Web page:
#1 Hype and Glory by William Goldman: I'm very fond of Goldman's books on screenwriting (such as Adventures in the Screen Trade), as well as his movies (such as The Princess Bride). When I heard of this book, I ran to the library to read it. Goldman spent one year serving as a judge for both the Cannes Film Festival and the Miss America pageant, and his memoir of the year reads like much of his work does -- you're sitting down with a friend for an informal, personal chat about his experiences. Frankly, I don't care much about either competition, but Goldman made the behind the scenes stuff fascinating.
#2 The Curious Incident of the Dog in the Night-Time by Mark Haddon: Recommended to me by taxonomist. The novel is narrated from the first person Point of View of an autistic child, who is trying to solve the mystery of who killed a neighbor's dog. What I found remarkable about this book was two things: 1. Haddon captures the voice of the autistic child very well. It may not be how an autistic child really views the world, but it certainly felt like it. 2. There's much more going on than the killing of the dog...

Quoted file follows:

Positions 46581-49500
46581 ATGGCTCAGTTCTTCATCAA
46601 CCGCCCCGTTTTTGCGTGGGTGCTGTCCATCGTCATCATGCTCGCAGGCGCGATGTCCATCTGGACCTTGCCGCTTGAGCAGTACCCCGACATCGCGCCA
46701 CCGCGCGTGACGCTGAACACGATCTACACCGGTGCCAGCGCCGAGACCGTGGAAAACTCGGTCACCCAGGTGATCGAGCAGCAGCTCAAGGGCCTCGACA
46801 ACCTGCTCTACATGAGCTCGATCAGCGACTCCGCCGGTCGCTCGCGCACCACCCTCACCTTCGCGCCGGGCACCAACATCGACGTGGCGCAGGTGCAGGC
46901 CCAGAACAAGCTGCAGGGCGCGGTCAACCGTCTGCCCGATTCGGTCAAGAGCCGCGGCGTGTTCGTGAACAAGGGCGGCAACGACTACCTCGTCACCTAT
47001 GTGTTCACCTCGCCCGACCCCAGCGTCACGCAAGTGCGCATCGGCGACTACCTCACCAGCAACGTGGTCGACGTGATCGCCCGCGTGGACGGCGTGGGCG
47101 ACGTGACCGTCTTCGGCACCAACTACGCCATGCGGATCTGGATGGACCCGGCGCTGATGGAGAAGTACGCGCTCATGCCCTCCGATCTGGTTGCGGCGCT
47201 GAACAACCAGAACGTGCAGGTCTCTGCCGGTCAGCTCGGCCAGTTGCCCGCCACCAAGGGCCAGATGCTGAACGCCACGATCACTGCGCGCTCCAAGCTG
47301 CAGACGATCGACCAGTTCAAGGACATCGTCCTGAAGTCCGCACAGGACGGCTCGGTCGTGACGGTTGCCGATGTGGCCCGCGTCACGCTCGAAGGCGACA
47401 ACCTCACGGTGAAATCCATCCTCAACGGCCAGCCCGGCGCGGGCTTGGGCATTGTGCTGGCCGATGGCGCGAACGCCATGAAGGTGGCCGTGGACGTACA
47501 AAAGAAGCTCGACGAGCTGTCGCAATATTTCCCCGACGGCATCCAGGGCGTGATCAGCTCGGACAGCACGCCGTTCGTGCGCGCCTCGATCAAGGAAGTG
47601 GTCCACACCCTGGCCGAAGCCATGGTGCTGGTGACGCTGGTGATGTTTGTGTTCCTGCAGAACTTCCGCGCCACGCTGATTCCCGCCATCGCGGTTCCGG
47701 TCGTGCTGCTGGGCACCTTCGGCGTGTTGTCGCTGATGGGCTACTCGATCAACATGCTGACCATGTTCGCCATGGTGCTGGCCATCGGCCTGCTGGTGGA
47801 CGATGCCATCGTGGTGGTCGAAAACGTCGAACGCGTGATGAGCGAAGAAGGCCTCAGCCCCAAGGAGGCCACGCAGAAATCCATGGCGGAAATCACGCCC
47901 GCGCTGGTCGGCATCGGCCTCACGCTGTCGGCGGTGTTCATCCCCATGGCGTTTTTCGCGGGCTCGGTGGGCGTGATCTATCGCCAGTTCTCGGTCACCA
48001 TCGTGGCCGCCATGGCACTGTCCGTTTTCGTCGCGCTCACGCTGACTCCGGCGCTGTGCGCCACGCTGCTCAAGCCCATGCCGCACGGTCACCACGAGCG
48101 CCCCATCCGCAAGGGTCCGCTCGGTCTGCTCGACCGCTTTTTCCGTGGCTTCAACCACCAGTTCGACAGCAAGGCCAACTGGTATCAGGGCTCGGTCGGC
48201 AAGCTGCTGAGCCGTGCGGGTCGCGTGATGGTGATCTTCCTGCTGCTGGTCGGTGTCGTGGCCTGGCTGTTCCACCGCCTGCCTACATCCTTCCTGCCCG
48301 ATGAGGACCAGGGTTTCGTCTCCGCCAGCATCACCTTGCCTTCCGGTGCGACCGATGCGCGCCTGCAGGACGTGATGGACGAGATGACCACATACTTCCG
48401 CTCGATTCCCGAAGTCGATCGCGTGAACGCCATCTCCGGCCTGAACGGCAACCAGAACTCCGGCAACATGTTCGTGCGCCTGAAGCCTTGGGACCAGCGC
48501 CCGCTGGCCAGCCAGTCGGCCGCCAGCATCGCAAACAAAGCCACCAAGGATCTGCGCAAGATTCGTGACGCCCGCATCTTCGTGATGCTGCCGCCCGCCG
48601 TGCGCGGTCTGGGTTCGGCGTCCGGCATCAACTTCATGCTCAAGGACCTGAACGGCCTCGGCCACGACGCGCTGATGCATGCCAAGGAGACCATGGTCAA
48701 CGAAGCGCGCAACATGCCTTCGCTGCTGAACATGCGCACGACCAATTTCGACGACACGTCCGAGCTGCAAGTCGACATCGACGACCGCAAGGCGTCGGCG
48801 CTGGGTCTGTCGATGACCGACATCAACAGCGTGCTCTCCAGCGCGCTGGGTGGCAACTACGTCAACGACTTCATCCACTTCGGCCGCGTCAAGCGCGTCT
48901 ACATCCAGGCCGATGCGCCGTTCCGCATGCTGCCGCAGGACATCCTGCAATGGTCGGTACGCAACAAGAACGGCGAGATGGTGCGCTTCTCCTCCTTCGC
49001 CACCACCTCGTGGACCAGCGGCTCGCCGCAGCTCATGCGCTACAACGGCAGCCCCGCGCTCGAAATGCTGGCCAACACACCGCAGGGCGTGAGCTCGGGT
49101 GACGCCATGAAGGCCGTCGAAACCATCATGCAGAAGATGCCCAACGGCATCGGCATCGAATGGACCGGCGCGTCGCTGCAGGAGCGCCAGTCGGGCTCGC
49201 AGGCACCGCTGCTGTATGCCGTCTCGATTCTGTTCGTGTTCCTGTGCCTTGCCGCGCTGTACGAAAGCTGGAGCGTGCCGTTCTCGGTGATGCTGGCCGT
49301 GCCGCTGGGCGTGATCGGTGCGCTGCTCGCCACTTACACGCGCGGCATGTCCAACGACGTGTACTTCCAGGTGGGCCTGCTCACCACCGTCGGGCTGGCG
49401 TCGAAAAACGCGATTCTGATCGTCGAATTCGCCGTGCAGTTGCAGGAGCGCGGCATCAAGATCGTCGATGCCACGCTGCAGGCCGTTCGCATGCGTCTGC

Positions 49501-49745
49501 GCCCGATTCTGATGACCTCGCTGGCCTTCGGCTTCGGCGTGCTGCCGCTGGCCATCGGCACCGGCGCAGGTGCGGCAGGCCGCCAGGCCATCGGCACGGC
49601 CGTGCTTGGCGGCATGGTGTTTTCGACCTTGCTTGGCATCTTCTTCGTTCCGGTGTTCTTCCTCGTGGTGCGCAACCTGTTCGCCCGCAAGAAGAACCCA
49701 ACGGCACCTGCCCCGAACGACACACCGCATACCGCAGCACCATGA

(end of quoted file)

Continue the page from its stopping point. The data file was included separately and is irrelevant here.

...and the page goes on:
#3 Sky Coyote by Kage Baker
#4 Mendoza in Hollywood by Kage Baker: These two books are the second and third of Baker's series about the Company; last month I read the first one, In the Garden of Iden. They had been recommended to me before but I had never got around to them. Now I wish I had sooner. The premise is simple: a future corporation has discovered time travel and immortality, and uses these tools to create an immortal race of cyborgs out of abandoned children who were lost to history. These cyborgs will arrive at the future the long way; in the meantime, they work for the Company preserving historical artifacts for the mortal owners, who live in the year 2355. Baker keeps hinting that something more is happening underneath the surface, and I can't wait to see where these books lead. The latest one was just published, and so I'm reading as fast as I can.
#5 Blink: The Power of Thinking Without Thinking by Malcolm Gladwell: Gladwell's The Tipping Point, about social epidemics, was a fascinating read; this one, about the way we make snap decisions and how often they are correct or incorrect, is just as good.